The implications of nanotechnology are almost limitless and every one of those applications will eventually need to be mass-produced. Imagine tiny armies of nanobots that can be absorbed directly through the skin that can be programmed to seek out and destroy cancer cells, leaving healthy cells intact or microstructures that can replace damaged tissue in a liver or kidney.
While medical applications may be among the most exciting applications for nanotechnology, its everyday uses are of interest as well. The smaller the tech that powers your electronic devices, for example, the smaller the devices themselves can be. Imagine an entire smartphone being reduced to the size of a disposable microdot you can simply stick onto your inner ear.
In addition, nanotechnology is being used to create smart coatings for windows that can lighten or darken to allow in a precise amount of light or even shade a certain area of a large window where the light is the strongest. All of these applications, however, will require millions of individual nanostructures to be created, which will create a greater and greater demand for 3D nanoprinting.
So onward we go, to a frontier that is becoming ever smaller, ever more complex — and yet, ever more promising. 3D nanoprinting enables us to go places we might not have ever visited before, and to improve structures and processes in ways that could have only been imagined in the past. It has been said that the future stretches out in front of us, as far as the eye can see. Actually, it goes well beyond that, to places that can’t even be viewed with the naked eye.
by Don Basile | Oct 20, 2020 | Tech
While 4G technology made possible high-speed mobile browsing and wearable connectivity, 5G promises that those wearables will become even more prominent, smaller, and more efficient. That goes for ones already in existence, like smartwatches and health trackers, and those still on the drawing board (like, believe it or not, tattooables).
How that happens comes down to 5G’s accessibility to the cloud, its lower latency, and its speed, which can theoretically be 100 times faster than 4G.
Real-time data transfer will now be possible, and some experts believe that in the not-too-distant future, virtually everything we wear (clothing, shoes, contact lenses, even sensors placed under the skin to track health data) will transform us into walking, talking connected devices.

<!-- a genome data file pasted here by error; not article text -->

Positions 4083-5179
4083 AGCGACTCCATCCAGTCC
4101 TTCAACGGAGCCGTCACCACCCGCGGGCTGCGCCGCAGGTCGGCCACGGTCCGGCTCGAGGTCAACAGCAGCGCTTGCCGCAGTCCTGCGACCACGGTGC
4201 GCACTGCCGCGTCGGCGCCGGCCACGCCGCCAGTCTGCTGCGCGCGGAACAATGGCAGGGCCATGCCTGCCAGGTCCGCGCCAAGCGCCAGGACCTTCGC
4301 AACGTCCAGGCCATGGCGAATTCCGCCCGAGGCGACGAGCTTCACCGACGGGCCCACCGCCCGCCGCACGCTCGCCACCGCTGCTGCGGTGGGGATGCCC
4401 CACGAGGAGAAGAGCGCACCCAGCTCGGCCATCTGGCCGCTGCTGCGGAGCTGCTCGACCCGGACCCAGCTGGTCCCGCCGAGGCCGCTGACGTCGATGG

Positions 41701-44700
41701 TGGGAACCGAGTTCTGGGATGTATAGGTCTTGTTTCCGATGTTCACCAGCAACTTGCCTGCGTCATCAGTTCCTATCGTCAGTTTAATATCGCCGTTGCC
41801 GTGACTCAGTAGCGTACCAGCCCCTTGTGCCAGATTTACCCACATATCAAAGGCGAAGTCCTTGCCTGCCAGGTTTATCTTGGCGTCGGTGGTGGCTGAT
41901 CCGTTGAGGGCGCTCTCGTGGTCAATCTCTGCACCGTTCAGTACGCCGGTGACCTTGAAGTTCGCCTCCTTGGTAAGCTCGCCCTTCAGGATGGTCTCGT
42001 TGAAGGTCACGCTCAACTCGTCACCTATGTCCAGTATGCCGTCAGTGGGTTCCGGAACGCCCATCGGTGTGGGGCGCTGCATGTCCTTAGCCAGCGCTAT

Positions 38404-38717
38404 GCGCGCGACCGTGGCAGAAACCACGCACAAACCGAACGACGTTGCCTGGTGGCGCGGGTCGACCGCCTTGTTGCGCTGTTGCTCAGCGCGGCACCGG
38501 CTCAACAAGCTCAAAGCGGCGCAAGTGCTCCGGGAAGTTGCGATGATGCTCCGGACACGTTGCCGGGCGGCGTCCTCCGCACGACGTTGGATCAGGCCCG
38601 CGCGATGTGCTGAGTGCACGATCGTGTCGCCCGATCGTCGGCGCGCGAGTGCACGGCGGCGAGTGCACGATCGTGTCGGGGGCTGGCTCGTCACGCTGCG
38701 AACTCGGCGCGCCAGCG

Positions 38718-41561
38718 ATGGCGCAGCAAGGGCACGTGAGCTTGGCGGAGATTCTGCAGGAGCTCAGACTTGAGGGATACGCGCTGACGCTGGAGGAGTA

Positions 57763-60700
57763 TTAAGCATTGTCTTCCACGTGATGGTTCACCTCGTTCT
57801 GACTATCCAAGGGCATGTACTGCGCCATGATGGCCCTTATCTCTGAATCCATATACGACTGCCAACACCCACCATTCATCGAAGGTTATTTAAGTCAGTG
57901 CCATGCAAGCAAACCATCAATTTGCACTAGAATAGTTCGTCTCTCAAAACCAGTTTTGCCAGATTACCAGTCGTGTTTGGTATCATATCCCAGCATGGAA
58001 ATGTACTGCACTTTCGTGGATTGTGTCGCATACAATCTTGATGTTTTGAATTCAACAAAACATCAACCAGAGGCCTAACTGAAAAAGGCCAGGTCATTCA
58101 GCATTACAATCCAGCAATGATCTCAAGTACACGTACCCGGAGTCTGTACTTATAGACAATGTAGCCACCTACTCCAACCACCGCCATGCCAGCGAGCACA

Certainly skeptics remain, but Fortune cites International Data Corporation projections indicating that wearable sales will reach $49.4 billion this year, and soar to $69.8 billion by 2024. Sanyogita Shamsunder, Verizon’s vice president of 5G Labs and Innovation, told Fortune that ‘2024 will in fact serve as an “inflection point,” as that will be the year that medical sensors will become commonplace.
Already available, Fortune notes, are smart glasses, smart earbuds (a.k.a. “hearables”) and yoga pants that make those wearing them aware if their yoga technique leaves something to be desired.
And those tattooables? While still in development, they are expected to be constructed of wafer-thin electric mesh, according to Fortune, which will enable them to store data and do things like deliver drugs.
The reason wearables are expected to shrink in size, according to TechRadar, is that they will no longer need physical space to store data; 5G can simply zip data right to the cloud. Instead, wearables of the near future will consist of ultrathin sensors, and little else.
An increase in sensors and a decrease in size is precisely what will cement wearables as part of the Internet of Things. Until now, we’ve mostly thought of wearables as items such as smartwatches that the user wears on their wrist. But these sensor-packed devices could just as easily be connected to objects rather than people to read and process data in real-time.
Consumers may also be happy to know that relieving some of the processor’s job means that a device’s battery will be more efficient. The ability to charge wirelessly within a wider range — up to 30 cm away — will allow devices to charge without cables or docks, even when in use.
All of this will take time, however. AT&T, Verizon and T-Mobile have all begun rolling out 5G, but it will be years before most of the country, let alone the world, has coverage. Then, manufacturers must create devices that harness the power of 5G.
In addition, there are privacy concerns about sensitive personal data being widely circulated, location data being easily accessible, and even foreign manufacturing threatening national security.
Such matters give one pause, to be sure. But for now, it’s full speed ahead for 5G, at 100 times the pace of the existing technology. While there are potential hurdles, there are also vast possibilities that make 5G’s future look extremely promising.